Microfluidic Drug Delivery Systems
In terms of precise delivery and handling of liquids, microfluidics has shown excellent prospects, which has gained great attention in the manufacturing of more effective drug delivery systems. One of the main applications of microfluidics, or the lab-on-a-chip can provide a platform for drug synthesis and delivery, which is crucial.
Besides, the use of microfluidic devices for drug administration has other advantages, such as reducing pain and reducing side effects. In addition to the above advantages, microfluidics also brings further improvements in cost, safety, and portability. This review will discuss the application of microfluidics in drug delivery.
Microfluidic Drug Carrier
Microfluidic technology provides a variety of methods to produce drug carriers.
- Spherical microcarriers: Droplet microfluidics is a powerful tool for producing monodisperse particles, microbubbles, as well as microgels. These microcarriers can be generated at kHz frequencies to encapsulate the desired compound, and the characteristics of the droplets can be adjusted to suit the specific requirements of the drug.
- Non-spherical particles: Microfluidic techniques for generating non-spherical drug carriers have gained attention.
- Self-assembly: Self-assembly technology is usually used to produce nano- to micron-sized drug carriers. Compared with the other two methods, self-assembly usually produces a smaller drug carrier.
Drug delivery at The Cellular Level
Microfluidics can be used to study the effects of certain drugs at the cellular level in various physical and chemical microenvironments. Microfluidics allows precise and controlled drug flow to the culture chamber to monitor, for example, the response of cells to high concentrations or to other biochemical stimuli. Microfluidic gradient generators (MGG) have been used to test cell-based drug responses. These devices have multiple advantages: higher resolution, real-time observation, adjustable drug concentration, and reduced costs.
Fig.1 Microfluidic gradient generators. (Lee K, et al. 2009)
MGG is mainly based on two technologies: the gradient is achieved through time-varying diffusion or parallel flow mixing.
- The first type of equipment usually has two containers in which one or more reagents of high concentration and low concentration are stored. These chambers are connected by a bridge, which may have a built-in valve in which cell culture is usually performed.
- The second type of MGG uses parallel flow to continuously flow inside the microfluidic device to generate a stable concentration gradient, which is suitable for long-term cell observation. The most common type is the tree gradient generator (TLGG).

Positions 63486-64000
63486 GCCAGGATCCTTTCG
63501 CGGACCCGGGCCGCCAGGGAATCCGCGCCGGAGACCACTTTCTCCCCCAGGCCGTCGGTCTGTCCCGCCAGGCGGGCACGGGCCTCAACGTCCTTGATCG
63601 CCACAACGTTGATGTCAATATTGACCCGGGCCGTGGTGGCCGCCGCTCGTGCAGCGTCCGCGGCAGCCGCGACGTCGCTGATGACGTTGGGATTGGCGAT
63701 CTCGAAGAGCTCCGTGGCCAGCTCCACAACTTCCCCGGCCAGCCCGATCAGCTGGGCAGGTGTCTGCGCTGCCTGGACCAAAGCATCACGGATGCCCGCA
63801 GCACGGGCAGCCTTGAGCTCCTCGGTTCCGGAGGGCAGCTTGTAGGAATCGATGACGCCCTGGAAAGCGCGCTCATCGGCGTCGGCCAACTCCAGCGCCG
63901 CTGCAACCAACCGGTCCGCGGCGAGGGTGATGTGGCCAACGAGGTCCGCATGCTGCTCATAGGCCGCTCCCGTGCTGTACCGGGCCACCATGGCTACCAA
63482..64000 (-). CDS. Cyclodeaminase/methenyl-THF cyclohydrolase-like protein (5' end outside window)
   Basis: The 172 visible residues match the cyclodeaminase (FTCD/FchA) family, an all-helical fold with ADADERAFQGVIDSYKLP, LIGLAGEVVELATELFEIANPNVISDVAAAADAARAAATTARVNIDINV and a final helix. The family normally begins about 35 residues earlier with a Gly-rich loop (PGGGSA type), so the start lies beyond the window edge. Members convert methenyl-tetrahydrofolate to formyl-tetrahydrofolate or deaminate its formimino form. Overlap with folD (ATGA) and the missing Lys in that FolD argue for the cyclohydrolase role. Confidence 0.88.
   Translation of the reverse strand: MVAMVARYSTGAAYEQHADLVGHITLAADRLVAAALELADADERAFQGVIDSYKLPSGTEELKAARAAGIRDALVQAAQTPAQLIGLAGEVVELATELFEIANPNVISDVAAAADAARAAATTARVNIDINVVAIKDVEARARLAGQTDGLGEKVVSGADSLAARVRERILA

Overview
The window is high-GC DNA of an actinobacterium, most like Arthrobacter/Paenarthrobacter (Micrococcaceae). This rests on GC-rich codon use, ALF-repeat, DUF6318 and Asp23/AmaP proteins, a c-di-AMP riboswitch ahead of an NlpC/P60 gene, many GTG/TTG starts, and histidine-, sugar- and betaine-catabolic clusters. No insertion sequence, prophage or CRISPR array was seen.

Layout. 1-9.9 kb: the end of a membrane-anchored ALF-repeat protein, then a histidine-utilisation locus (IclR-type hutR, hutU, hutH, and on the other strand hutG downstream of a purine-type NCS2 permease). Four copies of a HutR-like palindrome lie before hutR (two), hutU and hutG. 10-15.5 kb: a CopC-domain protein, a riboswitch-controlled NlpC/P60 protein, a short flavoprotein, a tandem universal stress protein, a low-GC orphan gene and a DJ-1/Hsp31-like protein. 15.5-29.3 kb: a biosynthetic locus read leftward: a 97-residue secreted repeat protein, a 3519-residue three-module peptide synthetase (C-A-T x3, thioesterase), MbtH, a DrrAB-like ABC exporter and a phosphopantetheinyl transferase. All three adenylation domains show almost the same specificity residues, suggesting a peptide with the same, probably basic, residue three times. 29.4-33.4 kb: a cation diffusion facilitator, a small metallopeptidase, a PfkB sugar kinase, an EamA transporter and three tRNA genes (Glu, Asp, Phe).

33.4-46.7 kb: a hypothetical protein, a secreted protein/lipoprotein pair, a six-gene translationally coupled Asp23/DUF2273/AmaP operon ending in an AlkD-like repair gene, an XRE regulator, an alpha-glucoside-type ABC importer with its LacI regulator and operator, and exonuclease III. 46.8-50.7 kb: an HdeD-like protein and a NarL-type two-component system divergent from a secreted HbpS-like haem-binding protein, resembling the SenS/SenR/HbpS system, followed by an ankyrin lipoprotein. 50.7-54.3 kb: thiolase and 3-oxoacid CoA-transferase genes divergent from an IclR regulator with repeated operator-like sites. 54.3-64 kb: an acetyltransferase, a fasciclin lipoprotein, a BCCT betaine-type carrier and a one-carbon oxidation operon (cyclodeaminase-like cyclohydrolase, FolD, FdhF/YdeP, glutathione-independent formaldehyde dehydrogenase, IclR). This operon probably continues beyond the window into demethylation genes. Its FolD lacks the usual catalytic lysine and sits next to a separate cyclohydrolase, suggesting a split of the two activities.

Microfluidic Transdermal Drug Delivery
From the perspective of the whole organism, the most effective drug management method is still injection. Microfluidic chips for skin drug administration usually use microneedles to improve the delivery effect and reduce the pain associated with administration.
|Sharp solid microneedles can be used to puncture the skin. Because of their small size, they only cause minimum pain. After insertion, the needle can be withdrawn, and then the drug preparation can be applied to the punctured skin together with the drug-loaded patch or semi-solid preparation.
|In a hollow microneedle, the drug is injected or diffused into the skin through a channel built into the microneedle. The advantage of having multiple hollow microneedles on a single device is that the liquid formulation can be delivered to a larger area, so that intradermal delivery can be faster.
|These microneedles use water-soluble preparations of drugs to achieve coating before administration. After piercing the skin, the drug dissolves into the skin. Common methods are aqueous solution dipping and spraying.
|This type of microneedle is made of a soluble or biodegradable polymer that will completely dissolve after being inserted into the skin, thereby releasing the therapeutic agent encapsulated in it. Common manufacturing techniques rely on in-situ polymerization using micro molds or liquid monomers. The time the needle stays on the skin is closely related to the design and material of the device.
Fig.2 Schematic of a dissolvable MN patch mediating transdermal delivery of living and biofunctional probiotics. (Chen H. J, et al. 2018)
Implanted Microfluidic Drug Delivery Devices
Most microfluidic systems in drug delivery are diffusion-based devices. Depending on the diffusion coefficient of the drug, the use of a separate reservoir can continuously release the drug over a longer period of time. These devices are especially used in special areas such as the brain or eyes, where they can be implanted to actively deliver drugs in situ. The driving of these devices can be manual and can be performed by applying a voltage or a magnetic field.
Another important application of microfluidics is organs-on-a-chip. Researchers have successfully constructed microfluidic devices that can mimic the entire biological system, which can replicate the microenvironment of internal organs, thereby providing a low-cost preclinical testing platform for research. Multi-chamber microfluidic-based devices can be used to enhance the drug development process.
- Lee K, et al. (2009). "Generalized Serial Dilution Module for Monotonic and Arbitrary Microfluidic Gradient Generators." Lab Chip. 9: 709-717.
- Chen H. J, et al. (2018). "Transdermal Delivery of Living and Biofunctional Probiotics through Dissolvable Microneedle Patches." ACS Appl. Bio Mater. 1(2): 374-381.
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